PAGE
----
Meaty Quarter Finals
Our favourite correspondent, Jason Anonymous, just missed our strict press deadlines for last week’s FA Trophy Weekly Review. However, he made a fine observation. Recalling the ‘meat’ theme from previous editions of the FA Trophy Weekly Review, he noted that each tie had a meat team in it. NeedHAM Market faced Stockport County (also known as Stockpot Country, of course), and WrexHAM travelled to Notts County. There was no suggestion of Nottingham County, we were pleased to note. Then, there was a double bill with DagenHAM & Red Wine playing York HAM City. This left Bromley v Solihull Moors. It looked as though this tie might spoil things unless you spot the ‘moo’ in Moors. That saved Jason’s bacon.
And, then there were four
Two quarter-final ties went to form, but two of the lower-placed sides won their games this weekend. On Friday night, Wrexham bounced back from a 1-0 deficit to win 2-1. Wrexham, currently third in the National League, are in tip-top form, but they still struggle to catch up with league leaders Stockport, a team in even better form. Meanwhile. Notts County have slipped to 8th place after some patchy results. Stockport proved too strong for the Southern Premier side, Needham Market, running out 3-0 winners (see full report). Bromley, who have slipped to 9th in the National League, regained kept their chances of silverware alive with a 3-1 win over 6th placed, Solihull Moors.
Paying the penalty
The only National League North side left in the competition, York City, made an amazing comeback to book their semi-final place. Trailing 1-0 to Dagenham & Redbridge for most of the game, York City equalised with the last kick of the game from the penalty spot. Clayton Donaldson’s match-saving penalty was a ‘Panenka’. In the ensuing penalty shoot-out, The Daggers led again but missed the final penalty, which would have sent them through. York City eventually ran out 7-6 winners on penalties.
Big Maccs all round (more meat?)
After going into liquidation, Macclesfield Town have risen from the ashes. In front of 4,000 fans, they defeated Ashton Athletic to win the North West Counties Premier League title at the first attempt. Robbie Savage, who rescued the club with local businessman Rob Smethurst, was cock-a-hoop, as they used to say in the 1970s. Winning the title means that the Silkmen move up to the Northern League next season.
The non-league win of the week was arguably Leatherhead’s 2-1 win at Corinthian-Casuals. The Isthmian League Premier basement club scored in the last minute through Cameron Black to win by 2-1. However, they probably need to win five of their eight remaining games to avoid the drop. The bottom two in the Southern League Premier South, Merthyr Town and Wimborne Town, locked horns on Saturday, but it was a 2-0 win for the home side, but both will need to show the same form that Leatherhead needs to escape a drop. One of the teams I met on my FA Trophy trail was Whitehawk. After a poor spell this season, they are starting to pull away from the bottom of the Isthmian League South East Division. Javaun Splatt struck in the 83rd and 89th minutes to give Whitehawk a 2-1 lead over VCD Athletic and then a 3-2 lead. One of the VCD Athletic goalscorers was 43-year-old Kevin Lisbie, a former Charlton player, who scored a hat trick against Liverpool in 2003. At Charlton, he was always known as ‘promising young Lisbie’. He is still referred to as ‘promising young Lisbie’ to this day.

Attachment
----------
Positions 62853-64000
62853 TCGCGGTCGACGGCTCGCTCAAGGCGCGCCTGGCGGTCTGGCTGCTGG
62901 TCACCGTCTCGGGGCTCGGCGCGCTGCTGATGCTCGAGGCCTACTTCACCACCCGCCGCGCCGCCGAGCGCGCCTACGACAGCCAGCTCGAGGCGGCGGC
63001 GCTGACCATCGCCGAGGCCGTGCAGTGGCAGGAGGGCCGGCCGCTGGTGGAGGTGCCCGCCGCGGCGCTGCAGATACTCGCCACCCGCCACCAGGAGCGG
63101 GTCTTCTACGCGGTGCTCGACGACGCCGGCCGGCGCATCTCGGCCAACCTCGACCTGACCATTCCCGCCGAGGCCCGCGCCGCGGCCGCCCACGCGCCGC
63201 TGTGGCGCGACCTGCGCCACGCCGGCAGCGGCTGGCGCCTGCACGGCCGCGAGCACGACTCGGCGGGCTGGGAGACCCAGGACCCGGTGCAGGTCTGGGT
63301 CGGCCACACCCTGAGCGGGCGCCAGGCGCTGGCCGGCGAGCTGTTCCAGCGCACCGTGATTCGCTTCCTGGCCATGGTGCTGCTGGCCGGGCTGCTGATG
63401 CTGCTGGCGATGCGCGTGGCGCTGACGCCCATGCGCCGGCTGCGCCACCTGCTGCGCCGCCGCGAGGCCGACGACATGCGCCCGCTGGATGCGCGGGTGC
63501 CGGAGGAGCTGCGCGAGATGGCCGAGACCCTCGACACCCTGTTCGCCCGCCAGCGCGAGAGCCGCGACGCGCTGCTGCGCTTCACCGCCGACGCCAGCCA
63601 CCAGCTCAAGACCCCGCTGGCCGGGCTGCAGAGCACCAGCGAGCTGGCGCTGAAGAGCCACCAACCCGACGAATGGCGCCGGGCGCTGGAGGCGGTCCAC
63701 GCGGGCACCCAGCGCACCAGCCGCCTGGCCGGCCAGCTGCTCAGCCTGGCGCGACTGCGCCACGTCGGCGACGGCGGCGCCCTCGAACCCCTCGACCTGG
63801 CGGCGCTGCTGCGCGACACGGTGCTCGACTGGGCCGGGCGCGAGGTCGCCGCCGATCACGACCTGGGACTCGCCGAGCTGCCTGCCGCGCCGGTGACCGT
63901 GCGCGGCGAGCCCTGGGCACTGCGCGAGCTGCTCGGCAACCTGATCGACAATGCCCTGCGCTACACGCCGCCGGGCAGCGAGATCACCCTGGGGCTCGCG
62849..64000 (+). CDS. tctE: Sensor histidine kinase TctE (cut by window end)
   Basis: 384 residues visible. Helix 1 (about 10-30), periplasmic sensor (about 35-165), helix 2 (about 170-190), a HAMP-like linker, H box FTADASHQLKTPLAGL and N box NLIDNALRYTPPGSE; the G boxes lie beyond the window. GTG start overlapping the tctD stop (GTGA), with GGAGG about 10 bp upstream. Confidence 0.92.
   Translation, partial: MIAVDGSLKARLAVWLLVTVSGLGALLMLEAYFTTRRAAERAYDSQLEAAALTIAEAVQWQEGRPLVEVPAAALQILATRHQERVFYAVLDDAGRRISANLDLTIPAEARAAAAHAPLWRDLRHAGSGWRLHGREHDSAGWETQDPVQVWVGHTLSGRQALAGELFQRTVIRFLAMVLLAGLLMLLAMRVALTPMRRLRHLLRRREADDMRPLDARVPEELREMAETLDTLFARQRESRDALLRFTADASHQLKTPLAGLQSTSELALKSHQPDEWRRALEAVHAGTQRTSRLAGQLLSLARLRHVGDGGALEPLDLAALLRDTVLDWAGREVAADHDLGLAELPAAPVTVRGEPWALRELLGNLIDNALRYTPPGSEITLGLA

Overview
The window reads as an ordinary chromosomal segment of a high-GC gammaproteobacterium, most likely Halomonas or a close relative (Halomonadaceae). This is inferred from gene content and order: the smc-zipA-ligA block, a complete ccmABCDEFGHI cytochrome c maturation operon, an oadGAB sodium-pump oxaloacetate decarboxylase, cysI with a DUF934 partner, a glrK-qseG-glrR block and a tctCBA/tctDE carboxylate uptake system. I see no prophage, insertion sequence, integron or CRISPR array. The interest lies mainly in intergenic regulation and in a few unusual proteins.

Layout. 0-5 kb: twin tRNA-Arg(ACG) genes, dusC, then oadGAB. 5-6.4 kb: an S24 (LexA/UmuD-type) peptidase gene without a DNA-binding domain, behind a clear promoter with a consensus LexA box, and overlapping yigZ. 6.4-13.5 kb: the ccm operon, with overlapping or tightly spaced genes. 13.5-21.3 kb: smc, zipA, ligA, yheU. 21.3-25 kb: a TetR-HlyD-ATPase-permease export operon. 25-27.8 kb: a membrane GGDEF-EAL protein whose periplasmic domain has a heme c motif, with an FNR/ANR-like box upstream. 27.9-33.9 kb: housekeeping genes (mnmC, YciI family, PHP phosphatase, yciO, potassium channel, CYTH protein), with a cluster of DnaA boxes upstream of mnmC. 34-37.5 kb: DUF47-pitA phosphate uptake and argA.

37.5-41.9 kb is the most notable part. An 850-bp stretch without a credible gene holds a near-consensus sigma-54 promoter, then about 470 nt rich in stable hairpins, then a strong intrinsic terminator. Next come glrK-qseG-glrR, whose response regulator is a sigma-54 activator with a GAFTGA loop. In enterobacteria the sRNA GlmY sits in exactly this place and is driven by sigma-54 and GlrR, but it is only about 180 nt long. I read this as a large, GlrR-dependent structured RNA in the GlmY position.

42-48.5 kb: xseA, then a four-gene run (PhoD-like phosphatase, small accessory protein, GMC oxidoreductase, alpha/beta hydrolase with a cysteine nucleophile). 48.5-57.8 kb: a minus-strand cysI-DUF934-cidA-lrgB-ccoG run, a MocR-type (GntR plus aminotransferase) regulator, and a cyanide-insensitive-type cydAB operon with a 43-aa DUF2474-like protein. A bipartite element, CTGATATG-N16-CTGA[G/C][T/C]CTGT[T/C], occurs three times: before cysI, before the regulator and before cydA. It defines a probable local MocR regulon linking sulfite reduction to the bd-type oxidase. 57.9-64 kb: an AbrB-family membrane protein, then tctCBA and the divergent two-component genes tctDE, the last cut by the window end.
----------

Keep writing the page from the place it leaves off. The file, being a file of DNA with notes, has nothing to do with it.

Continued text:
Limited vocabulary: nothing to laugh about
Efficiency is often at the centre of successful economies, so we are told, but it also applies to verbal communication these days, it seems. This weekend, a young man on my train to Needham Market limited his conversation to one of the three replies. Talking to a pal, he either replied: “truth”, “wicked”, or “no way”. To aid interpretation, dear reader, I believe that “truth” means yes. “Wicked” means great, or that’s great – there may be a further nuance I missed here. And, “no way” is a way of showing surprise if it ends on a high note or, simply, no if it doesn’t. Actually, there was a fourth response. He spelt out “L-O-L” on two occasions. Do youngsters not laugh anymore if something is funny?
Head on the block
My outsider bet was York City in the quarter-finals, and, for once, I chose well as York City managed to win away at National League mid-tablers, Dagenham & Redbridge. Head on the block returns for the semi-finals over the 2nd/3rd April weekend with a slightly different twist. I understand that there is a good chance that the TV companies may feature the semi-finals and demand kick-offs at 3 am or some other convenient time.
Downpour in Needham Market
Outside a church Needham Market, there was a blackboard where children could write messages to the victims of the war in Ukraine. Of course, this is all very laudable, and some children had left some thoughtful messages. One child wrote, “I pray for UK rain”. Well, God answered that child’s prayers as it peed down on Friday afternoon, leaving me to take refuge in The Swan pub. That’s it for this week. I hope you said L-O-L a few times.